Marxism Made Easy — Part 6: Building Socialism
“The new social system has only just been established and requires time for its consolidation. It must not be assumed that the new system can be completely consolidated the moment it is established, for that is impossible. It has to be consolidated systematically. To achieve its ultimate consolidation, it is necessary not only to bring about the socialist industrialization of the country and persevere in the socialist revolution on the economic front, but also to carry on constant and arduous socialist revolutionary struggles and socialist education on the political and ideological fronts. Moreover, various contributory international factors are required.” -Mao Tse-Tung, 1957
In the previous article we discussed the nature and difficulty of socialist revolution. Now, we will take on the issue of applying socialist principles after a socialist revolution. For this we will start by looking at what lessons the past can teach us while also remembering that the shape socialism takes will be highly dependent on the conditions where it is implemented.
Let’s say theoretically that we went ahead and had a socialist revolution in one nation and succeeded, the workers control the businesses, the capitalists have been dispossessed, time to implement a moneyless, stateless, classless, society right? Full communism for everyone!
Wrong. Dead wrong.
This has been tried before in Catalonia in the 1930s and the Ukraine before that. The results were disastrous. These “anarchist” revolutionary territories almost immediately fell back into having borders, money, and class. All the trappings of the state they hated so much, even to the point of employing forced conscription and forced labor camps. Why? Because they had not gotten rid of the conditions that lead to state formation. They were surrounded on all sides by enemies, thus requiring a coordinated military to defend the territory along with all the administration that requires. They did not eliminate resource scarcity which allows the rise of class via competition which then required anarchist organizations to step in and regulate things leading to a central government. They attempted to implement this society amongst a group of people who had literally no experience with everything an anarchist society would entail and instead with a lifetime of experience in class based society. This was not a recipe for success. Sadly right up until the end, these anarchists proclaimed that they had achieved anarchism and all of their trappings of a state simply didn’t count as a state. Clearly, this utopianism was not the correct path to take.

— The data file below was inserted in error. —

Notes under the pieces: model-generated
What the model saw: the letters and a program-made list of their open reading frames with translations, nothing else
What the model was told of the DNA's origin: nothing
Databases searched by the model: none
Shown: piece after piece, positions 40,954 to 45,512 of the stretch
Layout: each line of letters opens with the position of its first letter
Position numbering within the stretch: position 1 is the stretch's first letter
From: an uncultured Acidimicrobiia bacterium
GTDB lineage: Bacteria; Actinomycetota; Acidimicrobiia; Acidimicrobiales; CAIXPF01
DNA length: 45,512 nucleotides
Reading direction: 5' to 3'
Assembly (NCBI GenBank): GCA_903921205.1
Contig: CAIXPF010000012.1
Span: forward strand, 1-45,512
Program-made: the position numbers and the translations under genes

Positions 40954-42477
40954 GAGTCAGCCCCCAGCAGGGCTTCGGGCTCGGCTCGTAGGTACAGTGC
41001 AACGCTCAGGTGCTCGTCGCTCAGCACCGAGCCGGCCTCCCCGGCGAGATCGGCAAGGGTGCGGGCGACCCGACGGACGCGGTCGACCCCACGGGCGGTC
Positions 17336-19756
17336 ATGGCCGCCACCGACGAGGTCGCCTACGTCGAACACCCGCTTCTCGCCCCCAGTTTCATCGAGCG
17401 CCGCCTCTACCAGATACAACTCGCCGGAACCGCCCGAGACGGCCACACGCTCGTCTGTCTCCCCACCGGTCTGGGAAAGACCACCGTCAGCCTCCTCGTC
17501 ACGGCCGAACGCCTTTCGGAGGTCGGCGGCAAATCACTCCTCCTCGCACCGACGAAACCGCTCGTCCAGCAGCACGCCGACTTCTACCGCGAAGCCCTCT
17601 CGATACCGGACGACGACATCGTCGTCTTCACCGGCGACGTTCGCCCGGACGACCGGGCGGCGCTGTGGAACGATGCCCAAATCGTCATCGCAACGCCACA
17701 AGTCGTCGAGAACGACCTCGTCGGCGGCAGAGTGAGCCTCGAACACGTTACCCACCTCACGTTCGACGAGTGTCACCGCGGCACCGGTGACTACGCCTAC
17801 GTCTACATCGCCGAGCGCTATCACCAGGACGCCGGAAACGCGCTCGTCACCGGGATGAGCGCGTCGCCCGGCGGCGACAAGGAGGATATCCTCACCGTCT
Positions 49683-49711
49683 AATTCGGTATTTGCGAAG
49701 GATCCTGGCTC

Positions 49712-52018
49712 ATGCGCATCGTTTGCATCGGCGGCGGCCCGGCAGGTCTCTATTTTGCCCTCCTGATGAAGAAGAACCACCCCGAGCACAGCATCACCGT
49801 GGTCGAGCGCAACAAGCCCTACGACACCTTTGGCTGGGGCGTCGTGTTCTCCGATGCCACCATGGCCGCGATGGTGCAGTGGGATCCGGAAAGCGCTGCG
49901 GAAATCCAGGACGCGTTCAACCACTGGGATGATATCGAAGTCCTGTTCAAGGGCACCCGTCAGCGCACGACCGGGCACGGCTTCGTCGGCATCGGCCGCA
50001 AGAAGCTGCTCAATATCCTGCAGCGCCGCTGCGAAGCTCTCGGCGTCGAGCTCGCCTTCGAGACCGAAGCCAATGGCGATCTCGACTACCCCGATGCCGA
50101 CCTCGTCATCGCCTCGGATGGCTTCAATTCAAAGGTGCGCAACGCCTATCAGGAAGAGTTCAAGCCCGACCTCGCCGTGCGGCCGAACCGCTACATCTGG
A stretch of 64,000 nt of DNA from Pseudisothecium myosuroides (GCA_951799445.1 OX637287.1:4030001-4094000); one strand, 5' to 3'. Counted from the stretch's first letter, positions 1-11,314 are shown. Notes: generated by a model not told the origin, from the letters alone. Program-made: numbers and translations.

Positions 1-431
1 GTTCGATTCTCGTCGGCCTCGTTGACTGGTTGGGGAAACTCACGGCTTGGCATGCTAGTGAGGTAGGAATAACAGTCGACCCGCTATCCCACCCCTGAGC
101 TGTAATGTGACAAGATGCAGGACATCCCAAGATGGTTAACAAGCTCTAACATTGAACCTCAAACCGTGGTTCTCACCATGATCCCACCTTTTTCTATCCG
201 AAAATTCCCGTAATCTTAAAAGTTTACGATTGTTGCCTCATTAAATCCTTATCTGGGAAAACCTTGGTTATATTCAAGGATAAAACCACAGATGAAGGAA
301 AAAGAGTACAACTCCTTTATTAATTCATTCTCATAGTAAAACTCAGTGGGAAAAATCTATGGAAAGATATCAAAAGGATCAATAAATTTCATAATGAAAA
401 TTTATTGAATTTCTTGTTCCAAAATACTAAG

So Marx is correct, if we are to achieve the classless, moneyless, stateless society that is full communism we can’t transition to it immediately, we have to first destroy the old ways of doing things, then prepare the groundwork upon which the new society will be based. So we need a socialist state, we need worker control, but centralized worker control, a workers state that can defend itself, put down capitalist attempts to regain power, that can get the people accustomed to new ways of doing things. We know that revolution is the only way to do this, but revolution, as utterly difficult as it is, is the easy part. Actually building socialism, this will be monumentally harder.
So we build ourselves a socialist state, with a strong working class in control, organized into a party, in control of the state. Cool? Yes, but with the nation in its infancy, and threats everywhere, the nation state, in the long term, for revolution to succeed, in the long term, must transition into a global event. However, what happens if the conditions for global revolution are neither present nor available to be made present in the future? The answer is to consolidate our gains in the socialist state, and attempt to the best of our ability to build, defend, and promote socialism wherever possible. This is also highly dangerous as the Soviet Union found out as they ended up in a position of siege, forced to expend huge resources on military spending to maintain security against advanced and unscrupulous capitalist nations.
Many questions a new socialist state has to answer are specific to the conditions of a given area. For example: how does one implement socialism in a nation still under mostly feudal conditions, where peasants still exist and with nobility only recently deposed? How do you implement socialism in a formerly exploited colony? How would this happen in what is now the United States? Conditions in the US are very different, the US is highly developed industrially, it has no peasants and no former nobility to worry about; instead, it is dominated by at a routine conflict between races, which requires confronting and resolution of historical of colonial settlerism, as well as, American imperialism. Addressing this would require respecting the Native and African American nation’s right’s to self determination including the right to form their own nations on formerly US land. It would also require returning all the wealth to the exploited from the various nations who sent their slaves or settlers to this former forced work house.
These are just a few of the questions facing a would be socialist state and they are discussed here mostly to give an idea of just how huge and difficult the task of building socialism is, let alone transitioning to communism. Individual communists will answer these questions differently but it is the masses that will ultimately decide these questions, right or wrong, as it is the masses that decide history, not individuals. And that is the note we will end this brief series on Marxism on: the emphasis on the masses, the working classes. It’s up to us together to take on the challenge. A hard sell for sure, but a necessary one if we truly believe in progress.